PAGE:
The UK, which has been witnessing extremely high temperatures and dry weather conditions, is now facing a drought alert. Experts have warned that parts of the country might fall into a drought in August.

The authorities have said that the UK could witness potential crop failures and drought. Root vegetables such as potatoes are under particular threat. It comes as the Met Office issued a warning that London could experience hot spells and thunderstorms in August after witnessing record-breaking temperatures in July.

Restrictions such as a temporary ban on hosepipe irrigation and water restrictions on households, farms, and businesses may be seen if the government implements a drought plan.

Most of England, except for the North West, is expected to be affected by the drought. These regions have already moved into a state of "prolonged dry weather," the step before a drought is declared.

Most parts of the country are already dealing with low water levels in rivers. The quality and quantity of water have been affected, impacting farmers as well as wildlife, per a report in The Mirror.

Below-average rainfall in recent months has led to low groundwater levels, dry soils, and low water levels in national reservoirs as well. The record-breaking heatwave that the UK faced last week has only increased the pressure on water resources.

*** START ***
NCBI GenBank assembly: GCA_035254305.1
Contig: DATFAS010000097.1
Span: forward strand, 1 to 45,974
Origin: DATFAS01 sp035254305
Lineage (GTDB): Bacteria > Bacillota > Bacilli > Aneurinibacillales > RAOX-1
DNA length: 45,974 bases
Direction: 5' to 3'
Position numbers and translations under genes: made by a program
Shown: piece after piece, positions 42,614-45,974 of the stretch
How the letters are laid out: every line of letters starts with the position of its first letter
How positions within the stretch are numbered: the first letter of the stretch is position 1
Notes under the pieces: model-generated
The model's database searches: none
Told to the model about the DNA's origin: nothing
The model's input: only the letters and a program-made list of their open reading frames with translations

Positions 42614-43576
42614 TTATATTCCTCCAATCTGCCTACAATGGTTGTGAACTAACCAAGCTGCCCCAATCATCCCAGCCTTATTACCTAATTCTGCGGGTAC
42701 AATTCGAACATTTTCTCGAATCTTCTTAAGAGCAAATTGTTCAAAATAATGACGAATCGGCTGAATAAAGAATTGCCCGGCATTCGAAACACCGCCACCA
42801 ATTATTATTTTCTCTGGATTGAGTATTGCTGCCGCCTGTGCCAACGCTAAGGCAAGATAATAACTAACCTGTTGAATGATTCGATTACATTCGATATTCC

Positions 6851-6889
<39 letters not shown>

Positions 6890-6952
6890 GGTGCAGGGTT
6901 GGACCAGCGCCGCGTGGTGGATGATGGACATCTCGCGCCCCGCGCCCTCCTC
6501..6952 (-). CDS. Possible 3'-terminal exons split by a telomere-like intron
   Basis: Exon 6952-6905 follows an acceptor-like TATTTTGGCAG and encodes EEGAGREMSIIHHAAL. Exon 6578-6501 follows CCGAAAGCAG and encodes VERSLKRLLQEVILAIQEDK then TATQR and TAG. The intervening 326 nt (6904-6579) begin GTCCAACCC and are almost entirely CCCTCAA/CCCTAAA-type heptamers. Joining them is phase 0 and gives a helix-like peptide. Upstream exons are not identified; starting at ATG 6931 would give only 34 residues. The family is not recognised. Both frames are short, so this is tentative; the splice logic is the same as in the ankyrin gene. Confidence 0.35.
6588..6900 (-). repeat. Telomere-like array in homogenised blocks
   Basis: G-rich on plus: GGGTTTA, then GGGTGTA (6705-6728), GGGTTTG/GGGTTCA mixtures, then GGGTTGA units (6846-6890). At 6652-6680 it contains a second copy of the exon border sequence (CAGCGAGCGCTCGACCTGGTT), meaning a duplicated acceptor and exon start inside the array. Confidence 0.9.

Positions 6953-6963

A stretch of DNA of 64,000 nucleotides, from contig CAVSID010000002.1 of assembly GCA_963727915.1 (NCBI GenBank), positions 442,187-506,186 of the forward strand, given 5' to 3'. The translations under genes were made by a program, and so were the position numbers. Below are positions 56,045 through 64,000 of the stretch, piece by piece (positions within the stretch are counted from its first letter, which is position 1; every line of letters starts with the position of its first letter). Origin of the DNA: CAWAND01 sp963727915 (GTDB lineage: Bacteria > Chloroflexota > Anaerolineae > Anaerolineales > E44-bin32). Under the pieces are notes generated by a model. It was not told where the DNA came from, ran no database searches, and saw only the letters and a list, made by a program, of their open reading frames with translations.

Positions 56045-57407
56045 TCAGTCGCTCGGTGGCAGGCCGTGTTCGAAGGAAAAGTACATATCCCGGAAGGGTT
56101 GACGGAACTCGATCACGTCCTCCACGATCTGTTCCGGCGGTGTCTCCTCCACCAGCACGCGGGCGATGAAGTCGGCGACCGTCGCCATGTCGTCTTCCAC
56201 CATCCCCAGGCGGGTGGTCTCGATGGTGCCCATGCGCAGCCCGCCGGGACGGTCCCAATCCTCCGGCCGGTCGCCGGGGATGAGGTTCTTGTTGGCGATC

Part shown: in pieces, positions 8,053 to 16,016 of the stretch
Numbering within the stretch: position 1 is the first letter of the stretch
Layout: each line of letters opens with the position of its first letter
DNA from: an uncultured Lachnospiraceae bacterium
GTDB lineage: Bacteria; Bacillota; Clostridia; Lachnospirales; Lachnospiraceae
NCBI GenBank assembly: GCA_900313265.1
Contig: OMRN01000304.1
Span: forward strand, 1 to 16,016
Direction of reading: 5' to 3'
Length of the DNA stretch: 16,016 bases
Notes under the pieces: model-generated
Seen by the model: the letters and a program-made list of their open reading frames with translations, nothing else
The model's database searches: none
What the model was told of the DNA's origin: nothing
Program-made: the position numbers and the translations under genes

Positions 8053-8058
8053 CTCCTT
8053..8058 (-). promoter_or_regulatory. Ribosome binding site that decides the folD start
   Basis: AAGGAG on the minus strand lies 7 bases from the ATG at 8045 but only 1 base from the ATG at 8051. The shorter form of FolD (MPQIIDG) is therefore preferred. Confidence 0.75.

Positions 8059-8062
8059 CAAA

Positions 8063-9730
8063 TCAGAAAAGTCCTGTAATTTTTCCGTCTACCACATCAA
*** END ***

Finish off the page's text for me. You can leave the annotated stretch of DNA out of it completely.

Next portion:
The Environment Agency in Yorkshire has already applied for a drought order for the Holme Styes reservoir in Holmfirth to protect wildlife in the wake of low rainfall and subsequent lack of water resources. Southern Water has also applied for a drought permit for the River Test in Southampton, Hampshire.

Hosepipe bans have not been implemented in England, but water companies have been urging people to save water amid the dry weather conditions. August and September are critical months for several parts of England, which could face localised hosepipe bans in the coming weeks.

The National Drought Group, made up of government departments and affected groups, will be meeting on Tuesday to discuss a strategy to deal with the potentially impending drought.

The meeting was originally supposed to be held in October to plan for the summer of 2023, but it has been rescheduled as extremely harsh weather conditions may cause a drought this year itself. The last time a drought was declared in England was in 2018.

UK heatwave
The UK has been seeing extremely high temperatures. Ian Walton/Getty